Les liaisons dangereuses - Pierre Choderlos de Laclos
Laclos's novel is a salacious and deeply voyeuristic exploration of the sex lives of the French elite in the hedonistic days before the French Revolution brought the aristocracy (temporarily) to its knees. The perverse sexual intrigues of the Vicomte de Valmont and the Marquise de Merteuil still have the power to shock, when they don't titillate. The 1988 film version based on Christopher Hampton's theatrical adaptation is excellent.
The Screwtape Letters - C. S. Lewis
In Lewis's brilliant satiric work of Christian apologetics, morality is turned topsy-turvy in the world of Our Father Below. Senior demon Screwtape addresses his letters to junior demon Wormwood, who has been assigned the task of aiding a man known only as the Patient to his irrevocable damnation in opposition to the Enemy, as the denizens of Hell refer to God. Most modern editions include Screwtape Proposes a Toast, an after-dinner speech given by Screwtape at the Tempters' Training College for junior demons.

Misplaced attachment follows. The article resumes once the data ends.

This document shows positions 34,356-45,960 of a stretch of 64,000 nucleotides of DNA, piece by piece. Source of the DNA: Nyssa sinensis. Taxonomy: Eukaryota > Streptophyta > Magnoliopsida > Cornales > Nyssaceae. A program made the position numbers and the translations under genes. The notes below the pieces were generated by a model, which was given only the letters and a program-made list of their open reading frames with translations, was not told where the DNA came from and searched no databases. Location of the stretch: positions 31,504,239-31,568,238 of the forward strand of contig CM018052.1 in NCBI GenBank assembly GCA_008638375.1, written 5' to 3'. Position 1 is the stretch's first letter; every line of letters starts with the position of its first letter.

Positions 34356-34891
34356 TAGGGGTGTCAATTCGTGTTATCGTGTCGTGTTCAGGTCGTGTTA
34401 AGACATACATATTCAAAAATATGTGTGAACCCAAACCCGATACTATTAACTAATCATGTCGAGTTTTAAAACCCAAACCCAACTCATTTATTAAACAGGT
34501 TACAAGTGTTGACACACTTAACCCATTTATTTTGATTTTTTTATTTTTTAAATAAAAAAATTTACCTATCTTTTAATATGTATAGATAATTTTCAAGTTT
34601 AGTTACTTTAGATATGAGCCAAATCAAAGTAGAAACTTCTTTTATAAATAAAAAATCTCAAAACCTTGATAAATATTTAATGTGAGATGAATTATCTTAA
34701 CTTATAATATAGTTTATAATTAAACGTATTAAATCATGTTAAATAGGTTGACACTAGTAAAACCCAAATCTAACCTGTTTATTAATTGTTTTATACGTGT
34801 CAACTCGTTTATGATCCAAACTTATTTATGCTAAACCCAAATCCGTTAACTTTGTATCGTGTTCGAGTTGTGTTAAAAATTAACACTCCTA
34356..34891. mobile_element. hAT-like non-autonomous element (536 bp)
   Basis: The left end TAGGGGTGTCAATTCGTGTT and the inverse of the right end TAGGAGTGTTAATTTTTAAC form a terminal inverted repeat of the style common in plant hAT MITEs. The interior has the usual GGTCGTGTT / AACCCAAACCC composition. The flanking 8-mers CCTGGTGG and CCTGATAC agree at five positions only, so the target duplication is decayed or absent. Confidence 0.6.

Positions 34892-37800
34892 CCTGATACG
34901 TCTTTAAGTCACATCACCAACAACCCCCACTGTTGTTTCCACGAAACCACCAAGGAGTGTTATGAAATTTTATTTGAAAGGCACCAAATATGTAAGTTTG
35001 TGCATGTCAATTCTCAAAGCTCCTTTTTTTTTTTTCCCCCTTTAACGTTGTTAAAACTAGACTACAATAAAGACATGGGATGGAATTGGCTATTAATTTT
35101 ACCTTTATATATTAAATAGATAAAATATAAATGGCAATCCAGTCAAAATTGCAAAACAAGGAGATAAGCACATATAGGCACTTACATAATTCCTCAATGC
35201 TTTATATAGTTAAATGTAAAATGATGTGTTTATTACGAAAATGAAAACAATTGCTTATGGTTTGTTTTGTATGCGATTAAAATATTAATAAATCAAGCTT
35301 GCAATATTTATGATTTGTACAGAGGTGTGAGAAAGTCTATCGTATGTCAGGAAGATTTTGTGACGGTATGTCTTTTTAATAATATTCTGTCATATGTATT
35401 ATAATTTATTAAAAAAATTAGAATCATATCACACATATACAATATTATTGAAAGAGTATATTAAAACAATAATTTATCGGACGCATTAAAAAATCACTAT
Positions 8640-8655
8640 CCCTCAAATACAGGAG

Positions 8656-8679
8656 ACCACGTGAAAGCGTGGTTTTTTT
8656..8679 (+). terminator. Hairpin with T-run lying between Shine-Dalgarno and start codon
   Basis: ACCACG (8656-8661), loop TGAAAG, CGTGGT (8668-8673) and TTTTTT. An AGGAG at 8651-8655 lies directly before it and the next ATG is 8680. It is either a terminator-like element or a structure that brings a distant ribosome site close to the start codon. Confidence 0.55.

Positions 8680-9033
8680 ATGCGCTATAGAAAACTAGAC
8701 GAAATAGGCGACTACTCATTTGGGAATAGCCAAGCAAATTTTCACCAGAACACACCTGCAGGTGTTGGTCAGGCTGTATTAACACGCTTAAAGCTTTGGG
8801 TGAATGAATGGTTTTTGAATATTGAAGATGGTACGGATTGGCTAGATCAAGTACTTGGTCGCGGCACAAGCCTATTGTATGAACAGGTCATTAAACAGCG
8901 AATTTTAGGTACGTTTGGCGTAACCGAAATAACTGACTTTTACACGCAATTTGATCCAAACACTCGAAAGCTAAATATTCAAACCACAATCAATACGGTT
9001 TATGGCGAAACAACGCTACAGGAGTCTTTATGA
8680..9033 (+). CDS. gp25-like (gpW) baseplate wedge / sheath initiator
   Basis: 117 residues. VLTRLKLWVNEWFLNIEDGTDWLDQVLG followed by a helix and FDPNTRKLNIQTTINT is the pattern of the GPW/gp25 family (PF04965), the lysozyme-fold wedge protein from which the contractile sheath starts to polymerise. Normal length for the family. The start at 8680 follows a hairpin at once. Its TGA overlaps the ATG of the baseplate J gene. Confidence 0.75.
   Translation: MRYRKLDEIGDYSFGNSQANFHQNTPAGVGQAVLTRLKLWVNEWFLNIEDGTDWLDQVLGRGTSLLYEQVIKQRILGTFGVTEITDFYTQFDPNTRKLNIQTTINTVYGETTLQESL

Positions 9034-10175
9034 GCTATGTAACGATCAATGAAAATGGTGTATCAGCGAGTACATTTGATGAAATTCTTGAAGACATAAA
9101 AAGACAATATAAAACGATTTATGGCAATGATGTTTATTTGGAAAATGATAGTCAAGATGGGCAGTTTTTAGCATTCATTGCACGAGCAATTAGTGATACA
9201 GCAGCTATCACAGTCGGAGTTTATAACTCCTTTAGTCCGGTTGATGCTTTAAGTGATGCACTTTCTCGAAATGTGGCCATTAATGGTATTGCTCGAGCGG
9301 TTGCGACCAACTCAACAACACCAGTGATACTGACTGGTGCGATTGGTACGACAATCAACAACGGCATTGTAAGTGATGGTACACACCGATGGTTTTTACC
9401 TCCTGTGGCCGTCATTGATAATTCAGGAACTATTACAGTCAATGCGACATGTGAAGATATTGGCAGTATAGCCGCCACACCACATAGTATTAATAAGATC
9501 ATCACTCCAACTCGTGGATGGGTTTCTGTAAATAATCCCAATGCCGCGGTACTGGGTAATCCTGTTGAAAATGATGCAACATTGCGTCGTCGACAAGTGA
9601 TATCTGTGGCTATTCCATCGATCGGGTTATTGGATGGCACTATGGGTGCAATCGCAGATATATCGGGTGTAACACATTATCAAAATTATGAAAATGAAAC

Anne of Windy Poplars - L. M. Montgomery
The fourth book in Montgomery's eight-book series about the adventures of Anne Shirley, this novel covers three years of Anne's life during which she teaches at a high school. Her letters are addressed to her fiance Gilbert Blythe, a medical student. Anne writes to Gilbert about the trials and tribulations of teaching in a small clannish town and dealing with Katherine Brooke, a deeply embittered fellow teacher. As warm, funny, unpretentious, and heartwarming as Anne of Green Gables.
Frankenstein - Mary Shelley
Famously written for an informal contest to see who could write the best horror story, Frankenstein is one of the most influential books of all time, spawning dozens of films and theatrical adaptations, one of the first science fiction novels ever written, and also one of the most moving depictions of alienation and loneliness. An eccentric scientist named Victor Frankenstein becomes obsessed with discovering how to recreate life from dead tissues, but he rejects the creature he has brought to life, releasing him into an unfriendly and intolerant world.
Daddy-Long-Legs - Jean Webster
Judy Abbott grows up at the John Grier Home, a tyrannically run orphanage, until she is fifteen, when an anonymous patron agrees to pay her way through college, provided that she write him monthly letters and make no attempt to discover the identity of her benefactor. The novel is gentle and funny and filled with witty pencil sketches. The 1919 film adaptation starring Mary Pickford is a wonderful adaptation and one of the most affecting of Pickford's many films.